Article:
Major U.S. business groups urge Biden to cut tariffs on China, resume talks
A container ship arrives at the Port of Los Angeles, California, U.S., April 1, 2020. /CFP

A container ship arrives at the Port of Los Angeles, California, U.S., April 1, 2020. /CFP

More than 30 U.S. business groups call for the Biden administration to restart trade talks with China and cut tariffs on Chinese products, calling the measures dragging on the U.S. economy.

In a Thursday letter to U.S. Trade Representative Katherine Tai and Treasury Secretary Janet Yellen seen by media, the trade groups asked the U.S. administration to take into account the burden of the tariffs on importers.

The business groups representing retailers, chipmakers and farms acknowledged that China had met "important benchmarks and commitments" in the phase-one trade agreement signed in 2020 while calling for a resumption of negotiations between the two countries, the Wall Street Journal reported.

Many U.S. retailers chose to absorb the cost of U.S. imposed duties on more than $300 billion Chinese goods or passing them to consumers.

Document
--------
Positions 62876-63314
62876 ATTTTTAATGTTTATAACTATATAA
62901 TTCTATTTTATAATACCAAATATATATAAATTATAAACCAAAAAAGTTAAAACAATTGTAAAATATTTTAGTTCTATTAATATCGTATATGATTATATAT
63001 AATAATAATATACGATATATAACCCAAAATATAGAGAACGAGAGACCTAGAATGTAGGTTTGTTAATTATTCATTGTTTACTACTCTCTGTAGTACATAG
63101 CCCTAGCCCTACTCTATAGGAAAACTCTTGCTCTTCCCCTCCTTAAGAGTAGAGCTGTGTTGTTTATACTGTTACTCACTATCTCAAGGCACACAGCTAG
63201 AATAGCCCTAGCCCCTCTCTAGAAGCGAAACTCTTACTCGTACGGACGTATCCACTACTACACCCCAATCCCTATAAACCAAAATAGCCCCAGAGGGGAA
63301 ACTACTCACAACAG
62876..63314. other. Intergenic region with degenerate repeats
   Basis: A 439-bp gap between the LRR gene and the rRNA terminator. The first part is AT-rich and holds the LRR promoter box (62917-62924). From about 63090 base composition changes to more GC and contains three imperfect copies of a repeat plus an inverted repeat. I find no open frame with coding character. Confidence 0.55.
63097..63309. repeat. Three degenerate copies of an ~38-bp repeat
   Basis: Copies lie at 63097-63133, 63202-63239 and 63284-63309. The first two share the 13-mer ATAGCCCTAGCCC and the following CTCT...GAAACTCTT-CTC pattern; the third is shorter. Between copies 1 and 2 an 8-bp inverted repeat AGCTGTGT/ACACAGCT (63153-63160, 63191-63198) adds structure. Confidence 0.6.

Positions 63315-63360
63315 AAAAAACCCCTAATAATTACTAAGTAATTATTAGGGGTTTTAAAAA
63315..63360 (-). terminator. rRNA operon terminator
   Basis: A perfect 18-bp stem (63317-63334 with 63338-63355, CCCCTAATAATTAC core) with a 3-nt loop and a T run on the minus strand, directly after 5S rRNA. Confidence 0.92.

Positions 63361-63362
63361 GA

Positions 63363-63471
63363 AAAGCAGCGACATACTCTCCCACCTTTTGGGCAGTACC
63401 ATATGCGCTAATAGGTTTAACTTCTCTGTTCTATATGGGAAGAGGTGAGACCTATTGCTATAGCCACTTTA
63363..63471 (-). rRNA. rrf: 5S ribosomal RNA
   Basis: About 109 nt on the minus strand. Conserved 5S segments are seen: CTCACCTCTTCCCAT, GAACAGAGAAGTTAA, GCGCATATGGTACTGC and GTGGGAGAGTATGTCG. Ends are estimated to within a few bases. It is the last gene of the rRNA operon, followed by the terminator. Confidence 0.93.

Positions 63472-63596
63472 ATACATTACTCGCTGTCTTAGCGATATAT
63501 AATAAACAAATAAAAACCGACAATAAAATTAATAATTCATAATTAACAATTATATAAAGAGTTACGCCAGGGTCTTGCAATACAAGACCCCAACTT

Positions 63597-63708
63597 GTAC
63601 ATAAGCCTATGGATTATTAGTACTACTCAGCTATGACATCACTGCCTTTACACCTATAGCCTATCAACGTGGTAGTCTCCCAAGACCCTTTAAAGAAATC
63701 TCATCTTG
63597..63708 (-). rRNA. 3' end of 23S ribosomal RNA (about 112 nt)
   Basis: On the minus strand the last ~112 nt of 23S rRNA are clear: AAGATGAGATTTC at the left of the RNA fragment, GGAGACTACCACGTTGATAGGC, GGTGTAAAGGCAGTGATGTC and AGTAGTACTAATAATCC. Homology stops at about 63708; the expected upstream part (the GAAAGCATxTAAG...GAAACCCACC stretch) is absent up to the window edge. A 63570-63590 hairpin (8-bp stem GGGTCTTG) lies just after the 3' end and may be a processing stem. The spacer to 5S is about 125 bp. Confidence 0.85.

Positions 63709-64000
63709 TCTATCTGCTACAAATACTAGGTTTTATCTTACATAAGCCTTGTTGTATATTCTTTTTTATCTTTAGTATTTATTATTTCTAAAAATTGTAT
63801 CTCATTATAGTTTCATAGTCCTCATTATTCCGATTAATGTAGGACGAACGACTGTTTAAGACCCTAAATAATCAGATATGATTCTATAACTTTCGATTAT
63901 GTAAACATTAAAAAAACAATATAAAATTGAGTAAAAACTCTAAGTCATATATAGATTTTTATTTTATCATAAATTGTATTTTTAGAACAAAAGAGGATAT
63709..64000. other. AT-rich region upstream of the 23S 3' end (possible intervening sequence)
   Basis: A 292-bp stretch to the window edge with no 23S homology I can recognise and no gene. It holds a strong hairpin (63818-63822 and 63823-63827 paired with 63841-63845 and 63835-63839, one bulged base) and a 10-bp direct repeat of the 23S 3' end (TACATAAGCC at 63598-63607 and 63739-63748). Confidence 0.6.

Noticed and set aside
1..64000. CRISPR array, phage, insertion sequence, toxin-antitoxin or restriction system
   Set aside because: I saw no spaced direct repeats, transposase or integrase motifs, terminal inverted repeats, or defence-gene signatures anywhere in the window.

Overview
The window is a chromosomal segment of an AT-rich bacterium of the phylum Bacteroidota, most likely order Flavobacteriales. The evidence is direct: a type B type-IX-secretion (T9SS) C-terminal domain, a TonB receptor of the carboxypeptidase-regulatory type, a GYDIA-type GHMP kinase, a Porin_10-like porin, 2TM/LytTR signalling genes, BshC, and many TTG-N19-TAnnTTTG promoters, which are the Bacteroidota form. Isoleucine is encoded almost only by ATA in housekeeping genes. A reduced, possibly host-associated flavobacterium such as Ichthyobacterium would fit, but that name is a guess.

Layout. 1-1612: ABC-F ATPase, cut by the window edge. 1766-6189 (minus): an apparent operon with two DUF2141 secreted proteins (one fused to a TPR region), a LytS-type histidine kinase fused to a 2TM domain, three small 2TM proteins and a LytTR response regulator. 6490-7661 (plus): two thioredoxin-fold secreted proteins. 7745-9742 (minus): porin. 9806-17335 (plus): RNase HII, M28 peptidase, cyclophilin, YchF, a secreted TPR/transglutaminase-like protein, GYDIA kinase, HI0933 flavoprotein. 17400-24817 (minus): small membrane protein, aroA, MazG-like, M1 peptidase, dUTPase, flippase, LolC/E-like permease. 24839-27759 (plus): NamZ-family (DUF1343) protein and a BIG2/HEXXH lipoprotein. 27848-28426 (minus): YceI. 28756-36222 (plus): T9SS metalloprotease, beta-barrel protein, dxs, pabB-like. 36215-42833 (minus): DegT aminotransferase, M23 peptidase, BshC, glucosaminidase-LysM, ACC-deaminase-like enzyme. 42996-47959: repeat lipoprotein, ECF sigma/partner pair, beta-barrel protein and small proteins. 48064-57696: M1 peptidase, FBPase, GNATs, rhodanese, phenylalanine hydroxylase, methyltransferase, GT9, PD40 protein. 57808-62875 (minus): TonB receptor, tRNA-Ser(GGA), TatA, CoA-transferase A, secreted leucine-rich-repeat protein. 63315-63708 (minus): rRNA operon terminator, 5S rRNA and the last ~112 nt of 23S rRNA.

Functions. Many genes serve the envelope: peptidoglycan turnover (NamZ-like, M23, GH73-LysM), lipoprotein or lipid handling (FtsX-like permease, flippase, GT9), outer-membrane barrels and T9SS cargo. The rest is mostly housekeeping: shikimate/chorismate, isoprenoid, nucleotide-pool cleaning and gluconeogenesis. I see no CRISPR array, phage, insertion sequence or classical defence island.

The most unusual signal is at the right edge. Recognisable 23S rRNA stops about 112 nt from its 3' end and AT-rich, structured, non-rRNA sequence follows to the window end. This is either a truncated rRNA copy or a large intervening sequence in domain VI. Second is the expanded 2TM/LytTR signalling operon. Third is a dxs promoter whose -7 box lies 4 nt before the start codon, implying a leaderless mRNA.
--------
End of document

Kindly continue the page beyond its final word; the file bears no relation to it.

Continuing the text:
"Due to the tariffs, U.S. industries face increased costs to manufacture products and provide services domestically, making their exports of these products and services less competitive abroad," a Bloomberg report quoted the letter as saying.

The letter was signed by leading U.S. trade groups, including the U.S. Chamber of Commerce, the National Retail Federation, the American Farm Bureau Federation and the Semiconductor Industry Association.

In the first half of 2021, Chinese exports to the U.S. jumped by 31.7 percent, while its imports from the U.S. surged by 43.9 percent, Chinese customs data showed.

China reiterated in July the call for the implementation of the phase-one trade deal with the U.S., noting the agreement is good for both countries and the wider world.

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